Writer’s Block with Conor Bowman

Sophie Grenham meets author CONOR BOWMAN to discuss familial inspiration, studying at Cambridge and close encounters with Samuel Beckett …

Photograph by Lesley Wingfield

Conor Bowman is the author of six novels, which include Wasting By Degrees (1998), The Redemption of George Baxter Henry (2011) and Horace Winter Says Goodbye (2017), along with two collections of short fiction and the occasional set of song lyrics. When he isn’t writing up a storm, Bowman is a barrister. Originally from Galway, he has lived in Co Meath for over two decades. He went to boarding school in Newbridge, Co Kildare, before studying Law and English at University College Galway. He later went to Cambridge University where he did an MA in Law at Wolfson College.

Bowman’s new novel, Hughie Mittman’s Fear of Lawnmowers, is his first work to be set mainly in his native county. Here we meet Hughie, an unfortunate young schoolboy, whose right foot suffers a terrible fate when he decides to assist with the family gardening. However, all is not lost. Thanks to the expertise of his surgeon father, his foot is saved and a stay in the children’s hospital ward introduces Hughie to Nyxi, a burn victim who quickly becomes his best friend. You will find yourself drawn into some truly heart-wrenching scenes as the author writes about issues of identity, adoption, grief, mental illness and the pain of loneliness itself. Readers will instantly take Hughie into their imaginations as he questions and learns about the complexities of life after the tragic death of his mother. Bowman’s emotive prose has an eloquent charm which always manages to shine a positive light into some of the darkest tunnels.

Conor Bowman lives in Dunboyne, Co Meath with his wife Sylvia and their four children. He is currently writing his next book.

Hughie Mittman’s Fear of Lawnmowers (€16.99) is published by Hachette Ireland and available from bookshops nationwide.

On home

I live in Dunboyne with my wife Sylvia and our four children and a cat called Pushkin Bill. It’s a fabulous little village (well maybe not so little anymore) and has a village green and a quaint centre with four pubs, five or six restaurants and a couple of pizza places, a florists and wonderful people. We’ve lived here since the early 90s and although we’re blow-ins our children grew up here and all wear Meath jerseys when the summer rolls around. One of the reasons we chose to live here was that we immediately fell for the idyllic little Church of Ireland church and the fact that the village is built around a green (whereas most Irish villages are not). My favourite pubs are actually miles away from where we live, Fagan’s in Moynalvey and Fox’s in Skryne. They’re well worth the drive and are full of character.

On roots

As a child I lived in Galway. We lived on the edge of the city on a hill, and you could see the whole city from our front garden. Out to the right on a clear day (and before all the houses were built) it was possible to see the Aran Islands. The things I really recall about our house, growing up, is the smell of freshly cut grass in the summer and the sound of my dad resetting the cuckoo clock in the corridor outside my bedroom. I also remember the smell of my mother’s brown bread on the wire cooling rack after it had come out of the oven and also the hollow “thunk” as she tapped the underside of the bread with her knuckles to see if it was done. Another image from my childhood is of all of the local farmers, men and women, coming together to save hay in the meadow beside our house and the milk bottles full of hot tea and the doorstep ham sandwiches they ate for lunch.

On early reading

My mother read to us when we were children. I remember that she read Enid Blyton books and The Famous Five to us on holidays, and I particularly recall a book called Children of Willow Farm which had a character called Benjy in it and of how in one story there was a fire in the hay shed. When we went on camping holidays we all stayed in a trailer tent. I was a good bit older then, a teenager, but I nevertheless enjoyed listening to my mother’s voice through the canvas wall as she read stories to my sisters, who were younger than me.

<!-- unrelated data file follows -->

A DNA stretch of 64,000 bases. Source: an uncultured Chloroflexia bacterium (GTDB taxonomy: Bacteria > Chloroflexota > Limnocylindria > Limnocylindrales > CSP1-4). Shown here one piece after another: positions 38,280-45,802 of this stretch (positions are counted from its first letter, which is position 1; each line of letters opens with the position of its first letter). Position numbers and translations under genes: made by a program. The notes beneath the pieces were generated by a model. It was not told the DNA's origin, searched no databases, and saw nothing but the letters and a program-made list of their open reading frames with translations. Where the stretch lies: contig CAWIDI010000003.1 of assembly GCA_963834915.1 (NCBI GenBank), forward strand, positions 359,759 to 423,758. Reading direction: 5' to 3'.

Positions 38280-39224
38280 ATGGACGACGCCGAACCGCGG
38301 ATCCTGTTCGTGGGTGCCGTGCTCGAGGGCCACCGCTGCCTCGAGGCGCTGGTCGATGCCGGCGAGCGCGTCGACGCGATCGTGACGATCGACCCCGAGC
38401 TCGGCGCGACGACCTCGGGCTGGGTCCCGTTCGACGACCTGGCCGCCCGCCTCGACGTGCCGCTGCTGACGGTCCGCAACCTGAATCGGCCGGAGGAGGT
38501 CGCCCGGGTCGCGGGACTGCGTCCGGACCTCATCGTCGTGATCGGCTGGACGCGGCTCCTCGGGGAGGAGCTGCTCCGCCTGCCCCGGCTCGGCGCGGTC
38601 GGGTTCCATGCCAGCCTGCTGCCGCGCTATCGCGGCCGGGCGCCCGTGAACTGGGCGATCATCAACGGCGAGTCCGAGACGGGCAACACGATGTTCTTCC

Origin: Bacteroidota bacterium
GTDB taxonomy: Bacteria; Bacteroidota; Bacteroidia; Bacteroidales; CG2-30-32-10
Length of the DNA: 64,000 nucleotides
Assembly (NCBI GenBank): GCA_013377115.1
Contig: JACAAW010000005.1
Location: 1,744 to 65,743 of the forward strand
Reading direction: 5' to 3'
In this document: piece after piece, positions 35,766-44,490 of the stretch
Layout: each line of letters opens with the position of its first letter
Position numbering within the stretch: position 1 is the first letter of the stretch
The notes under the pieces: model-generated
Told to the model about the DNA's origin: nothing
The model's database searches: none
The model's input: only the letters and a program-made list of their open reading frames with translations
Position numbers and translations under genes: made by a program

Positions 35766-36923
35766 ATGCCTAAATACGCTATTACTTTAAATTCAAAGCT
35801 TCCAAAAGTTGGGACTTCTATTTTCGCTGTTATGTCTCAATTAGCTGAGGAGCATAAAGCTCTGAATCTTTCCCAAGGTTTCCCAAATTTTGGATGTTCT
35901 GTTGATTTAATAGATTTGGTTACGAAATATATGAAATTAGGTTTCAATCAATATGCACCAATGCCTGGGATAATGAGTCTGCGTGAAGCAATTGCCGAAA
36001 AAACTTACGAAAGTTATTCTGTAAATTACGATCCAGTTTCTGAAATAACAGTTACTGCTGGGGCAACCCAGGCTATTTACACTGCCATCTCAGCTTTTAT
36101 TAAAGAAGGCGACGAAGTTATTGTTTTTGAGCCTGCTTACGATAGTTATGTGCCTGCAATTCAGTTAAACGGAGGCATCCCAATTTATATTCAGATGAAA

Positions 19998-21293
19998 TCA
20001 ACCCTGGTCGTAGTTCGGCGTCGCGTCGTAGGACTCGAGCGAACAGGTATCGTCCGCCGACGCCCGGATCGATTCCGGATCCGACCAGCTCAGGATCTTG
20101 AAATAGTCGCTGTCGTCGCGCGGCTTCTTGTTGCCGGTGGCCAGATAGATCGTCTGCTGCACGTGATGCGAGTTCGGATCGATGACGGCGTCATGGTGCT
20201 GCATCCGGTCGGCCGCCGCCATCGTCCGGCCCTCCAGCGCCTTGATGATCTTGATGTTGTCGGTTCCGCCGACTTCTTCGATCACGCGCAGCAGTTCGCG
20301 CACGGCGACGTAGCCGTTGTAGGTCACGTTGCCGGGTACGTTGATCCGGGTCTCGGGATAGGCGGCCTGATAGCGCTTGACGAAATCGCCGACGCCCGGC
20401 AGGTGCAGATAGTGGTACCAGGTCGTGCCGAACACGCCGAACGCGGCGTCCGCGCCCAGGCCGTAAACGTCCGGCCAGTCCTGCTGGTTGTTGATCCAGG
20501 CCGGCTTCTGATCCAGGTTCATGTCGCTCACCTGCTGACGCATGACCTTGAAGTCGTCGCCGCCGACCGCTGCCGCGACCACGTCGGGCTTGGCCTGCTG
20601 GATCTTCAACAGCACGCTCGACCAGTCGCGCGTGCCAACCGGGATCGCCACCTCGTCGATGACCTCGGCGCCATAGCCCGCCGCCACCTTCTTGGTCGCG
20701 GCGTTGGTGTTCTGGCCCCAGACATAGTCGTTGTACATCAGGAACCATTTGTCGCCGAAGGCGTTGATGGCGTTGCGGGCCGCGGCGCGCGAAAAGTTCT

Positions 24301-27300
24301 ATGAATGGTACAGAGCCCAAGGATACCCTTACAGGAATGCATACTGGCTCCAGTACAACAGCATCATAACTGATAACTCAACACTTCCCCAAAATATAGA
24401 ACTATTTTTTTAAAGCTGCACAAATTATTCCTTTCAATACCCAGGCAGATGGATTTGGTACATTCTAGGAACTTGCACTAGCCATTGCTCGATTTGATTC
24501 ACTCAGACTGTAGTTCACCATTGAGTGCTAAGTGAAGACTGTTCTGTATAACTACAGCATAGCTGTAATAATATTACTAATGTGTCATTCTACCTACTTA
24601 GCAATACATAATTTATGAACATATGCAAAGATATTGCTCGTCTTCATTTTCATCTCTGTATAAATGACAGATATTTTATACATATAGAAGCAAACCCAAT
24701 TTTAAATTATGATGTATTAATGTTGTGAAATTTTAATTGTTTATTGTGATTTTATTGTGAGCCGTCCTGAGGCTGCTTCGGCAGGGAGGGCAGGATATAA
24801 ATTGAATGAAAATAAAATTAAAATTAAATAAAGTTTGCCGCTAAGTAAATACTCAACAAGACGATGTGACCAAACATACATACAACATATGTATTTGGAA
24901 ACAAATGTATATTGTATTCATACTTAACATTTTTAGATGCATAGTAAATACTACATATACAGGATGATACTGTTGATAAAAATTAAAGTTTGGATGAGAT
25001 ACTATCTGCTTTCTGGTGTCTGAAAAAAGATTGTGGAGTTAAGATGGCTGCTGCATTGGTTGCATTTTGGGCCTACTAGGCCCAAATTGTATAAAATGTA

On familial inspiration

I think that inevitably we are the products of our experiences and as a result pretty much everything we know or believe is coloured in some way by the upbringings we had. I think that when people set out to write there is almost an inexorable element in the outcome of their own family background. Sometimes as a writer you consciously try to avoid referring to things that have occurred in your own life, but you also cannot escape the person you are and to a degree at least, that has to have been moulded by the totality of your background experiences, including those which are familial. In real terms of course books of fiction deal with people and with the relationships those people have. As a consequence I suppose there are elements of human interaction which more easily fall from your pen than others might because of your own experience.

On creating

I write mainly in a place called the Tyrone Guthrie Centre in Annaghmakerrig, Co Monaghan. It is a magical place, left to the people of Ireland by Sir Tyrone Guthrie, a theatre director and playwright who died in the early 1970s. He and his wife decided to leave the house in a trust for artists and writers to come and stay and to be creative and to interact with other artists. When I write my novels the first draft is always handwritten on fairly standard refill lined pages with at least 33 lines per page. I buy a new pen for each book and always buy it at The Pen Shop in Dame Street where John and his staff are unstintingly helpful and endlessly patient as I try out different makes. I go to the Tyrone Guthrie Centre about three or four times per year and each visit is for a week. While I’m there I write for between seven and ten hours a day for the seven days and then I don’t write again until I’m there the next time. In between I get the chapters typed and send them to my agent who works her magic on them. There are different rooms in the house there and each one has a desk and a window with a decent view. My favourite room is the Butler room which overlooks the lake. So that’s the formula for me; a new pen, refill-pad paper, a desk and a window and lots of peace and quiet. It’s worked okay for me so far!